Science figures it out: "social media’s addictive loop compels users to share mindlessly"

It’s a nonzero number, which still makes it part of the larger problem.


Excited Lets Go GIF
And …

I’ll see myself out.


I have basically dropped out after being -too- active. Friends/family worried. So I’ll post Wordle and then leave. Wordle is my way of saying “I’m not dead yet but this is all I want to give here.” Which, I think, is better than those eight paragraph posts about leaving facebook by people who return to it two weeks later.


How else are we suppose to fill the void in ourselves?
If the alternative is a massive amount of time dedicated to introspection and serious self reflection while working toward a healthy lifestyle…yeah this little glowing box that feeds my need seems way simpler.

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Human beings are both, and it’s capitalism that emphasizes consumption over creation. We’re very much shaped by the culture we live in, like it or not, and capitalism is built on consumption, so many of us overly consume. But human beings have always been creators and will be until we no longer exist.


Damned right!

God creatives are in a bind.

Imagine a society where the impulse to create and share with other humans, the instict to build communities around that, is seen as an exploitable psychological defect and a moral failing? Now stop imagining… we’re here.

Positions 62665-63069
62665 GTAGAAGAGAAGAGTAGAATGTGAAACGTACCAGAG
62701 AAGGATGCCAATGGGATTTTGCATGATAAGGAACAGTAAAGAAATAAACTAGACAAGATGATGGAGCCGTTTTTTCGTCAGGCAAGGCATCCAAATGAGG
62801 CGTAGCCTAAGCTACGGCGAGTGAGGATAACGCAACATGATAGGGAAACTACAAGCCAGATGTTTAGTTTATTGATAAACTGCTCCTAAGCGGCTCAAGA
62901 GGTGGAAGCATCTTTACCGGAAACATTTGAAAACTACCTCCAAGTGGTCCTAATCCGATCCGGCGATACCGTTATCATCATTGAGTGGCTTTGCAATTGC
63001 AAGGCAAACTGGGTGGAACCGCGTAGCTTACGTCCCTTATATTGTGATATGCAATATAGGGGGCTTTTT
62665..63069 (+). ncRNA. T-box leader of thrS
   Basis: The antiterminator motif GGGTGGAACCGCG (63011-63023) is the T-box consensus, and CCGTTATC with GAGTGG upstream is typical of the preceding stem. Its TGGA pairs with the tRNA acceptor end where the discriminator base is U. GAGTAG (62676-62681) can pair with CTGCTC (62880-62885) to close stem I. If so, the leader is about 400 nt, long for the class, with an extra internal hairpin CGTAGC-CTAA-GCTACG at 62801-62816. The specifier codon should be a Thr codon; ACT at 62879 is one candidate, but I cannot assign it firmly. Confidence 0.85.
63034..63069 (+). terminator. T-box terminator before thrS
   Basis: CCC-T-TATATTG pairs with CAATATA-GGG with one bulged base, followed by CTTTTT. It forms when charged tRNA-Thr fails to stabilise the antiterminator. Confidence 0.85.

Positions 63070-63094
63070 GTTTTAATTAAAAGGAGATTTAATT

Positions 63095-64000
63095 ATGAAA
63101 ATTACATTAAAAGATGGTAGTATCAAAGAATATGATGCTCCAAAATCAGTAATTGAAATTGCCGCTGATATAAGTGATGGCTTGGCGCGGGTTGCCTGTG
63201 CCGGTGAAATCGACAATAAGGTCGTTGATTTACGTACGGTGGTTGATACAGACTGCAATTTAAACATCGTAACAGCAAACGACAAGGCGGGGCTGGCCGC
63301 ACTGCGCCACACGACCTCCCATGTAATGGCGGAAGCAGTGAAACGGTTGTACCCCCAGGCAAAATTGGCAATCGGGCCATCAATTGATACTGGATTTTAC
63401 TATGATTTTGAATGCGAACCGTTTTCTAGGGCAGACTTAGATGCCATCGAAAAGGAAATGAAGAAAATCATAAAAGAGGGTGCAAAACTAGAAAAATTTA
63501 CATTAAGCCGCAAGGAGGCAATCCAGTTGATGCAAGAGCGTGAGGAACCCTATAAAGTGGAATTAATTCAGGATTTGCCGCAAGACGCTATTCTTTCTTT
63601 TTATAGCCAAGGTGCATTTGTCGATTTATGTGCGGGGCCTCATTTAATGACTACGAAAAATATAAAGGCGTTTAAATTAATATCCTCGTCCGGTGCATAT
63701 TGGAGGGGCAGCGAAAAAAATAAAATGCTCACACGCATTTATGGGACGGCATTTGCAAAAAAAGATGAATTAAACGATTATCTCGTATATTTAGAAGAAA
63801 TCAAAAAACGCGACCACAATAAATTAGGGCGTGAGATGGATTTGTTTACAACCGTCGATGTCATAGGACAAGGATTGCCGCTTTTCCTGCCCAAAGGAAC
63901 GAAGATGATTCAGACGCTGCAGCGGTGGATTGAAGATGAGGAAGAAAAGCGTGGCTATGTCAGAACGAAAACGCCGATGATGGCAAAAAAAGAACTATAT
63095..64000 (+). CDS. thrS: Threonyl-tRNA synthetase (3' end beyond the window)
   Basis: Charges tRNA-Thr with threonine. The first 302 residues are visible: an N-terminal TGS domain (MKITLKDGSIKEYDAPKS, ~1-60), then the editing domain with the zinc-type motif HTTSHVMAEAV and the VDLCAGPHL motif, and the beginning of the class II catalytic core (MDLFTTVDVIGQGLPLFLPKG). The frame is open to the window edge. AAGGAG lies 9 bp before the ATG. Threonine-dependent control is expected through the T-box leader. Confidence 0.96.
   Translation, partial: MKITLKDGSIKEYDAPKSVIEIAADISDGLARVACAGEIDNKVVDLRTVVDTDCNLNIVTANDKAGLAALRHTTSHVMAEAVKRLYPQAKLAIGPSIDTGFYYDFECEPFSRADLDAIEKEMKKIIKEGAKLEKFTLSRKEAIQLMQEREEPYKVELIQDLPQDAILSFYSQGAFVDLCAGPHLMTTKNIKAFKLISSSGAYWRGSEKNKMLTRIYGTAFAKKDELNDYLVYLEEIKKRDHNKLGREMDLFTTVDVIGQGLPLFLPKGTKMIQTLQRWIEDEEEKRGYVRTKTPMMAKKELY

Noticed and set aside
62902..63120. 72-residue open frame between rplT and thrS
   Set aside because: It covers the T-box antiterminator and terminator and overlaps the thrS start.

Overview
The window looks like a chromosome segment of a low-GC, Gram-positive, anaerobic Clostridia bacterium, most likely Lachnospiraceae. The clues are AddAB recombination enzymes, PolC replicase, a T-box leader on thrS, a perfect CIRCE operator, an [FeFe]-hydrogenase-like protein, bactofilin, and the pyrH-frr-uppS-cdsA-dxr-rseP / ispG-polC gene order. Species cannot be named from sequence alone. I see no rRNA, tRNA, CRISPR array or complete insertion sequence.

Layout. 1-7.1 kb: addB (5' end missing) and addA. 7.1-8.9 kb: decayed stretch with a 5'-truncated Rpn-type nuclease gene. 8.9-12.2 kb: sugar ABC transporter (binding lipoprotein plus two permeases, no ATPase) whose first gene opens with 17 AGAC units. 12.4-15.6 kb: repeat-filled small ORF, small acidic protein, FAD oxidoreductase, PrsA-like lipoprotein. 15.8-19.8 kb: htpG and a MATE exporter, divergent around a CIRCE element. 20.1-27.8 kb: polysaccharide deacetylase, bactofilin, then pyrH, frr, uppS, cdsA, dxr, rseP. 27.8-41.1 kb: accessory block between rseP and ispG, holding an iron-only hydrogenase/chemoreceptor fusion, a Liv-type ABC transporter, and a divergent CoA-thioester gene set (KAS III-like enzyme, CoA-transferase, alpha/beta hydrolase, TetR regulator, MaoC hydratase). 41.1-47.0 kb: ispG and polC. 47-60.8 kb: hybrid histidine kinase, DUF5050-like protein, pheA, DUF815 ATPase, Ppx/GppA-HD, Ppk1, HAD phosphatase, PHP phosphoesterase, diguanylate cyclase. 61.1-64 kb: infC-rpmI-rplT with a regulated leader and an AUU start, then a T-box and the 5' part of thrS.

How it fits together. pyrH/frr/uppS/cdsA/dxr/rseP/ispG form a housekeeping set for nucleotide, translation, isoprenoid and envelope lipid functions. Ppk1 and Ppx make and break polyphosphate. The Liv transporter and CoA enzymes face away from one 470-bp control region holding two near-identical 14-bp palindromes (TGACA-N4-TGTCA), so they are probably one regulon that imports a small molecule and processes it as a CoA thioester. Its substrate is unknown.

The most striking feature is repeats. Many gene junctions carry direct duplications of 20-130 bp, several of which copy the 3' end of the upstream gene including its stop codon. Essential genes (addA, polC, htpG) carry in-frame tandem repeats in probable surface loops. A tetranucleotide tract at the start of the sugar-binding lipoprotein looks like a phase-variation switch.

Analysis like this just basically re-affirms that all human creativity is directly under attack. It’s literally being pathologized now and yet how the hell are you supposed to make and share and sell and collaborate while avoiding social media!?

:fire:L :fire: M :fire: F :fire: A :fire: O :fire:

The problem is the architecture is only there to force feed “content” down the gullets of “consumers” so that they’ll get mentally damaged from the abuse and buy whatever random shit gets shoved in their faces… and creatives, creatives are SOL.

I don’t believe any of this was really designed with a desire to nourish human connections and promote the work of individuals.

Social media is not a reflection of the essence of humanity because what we are seeing in its chambers is a distorted humanity in a cage being slowly tortured to death for a small profit per head.


To add, modern capitalism also insists that people market themselves and work on their personal brand – it literally doesn’t value you otherwise. So yeah, people get desperate to be noticed to the point where it’s unhealthy? Surprise, that’s what’s asked of us!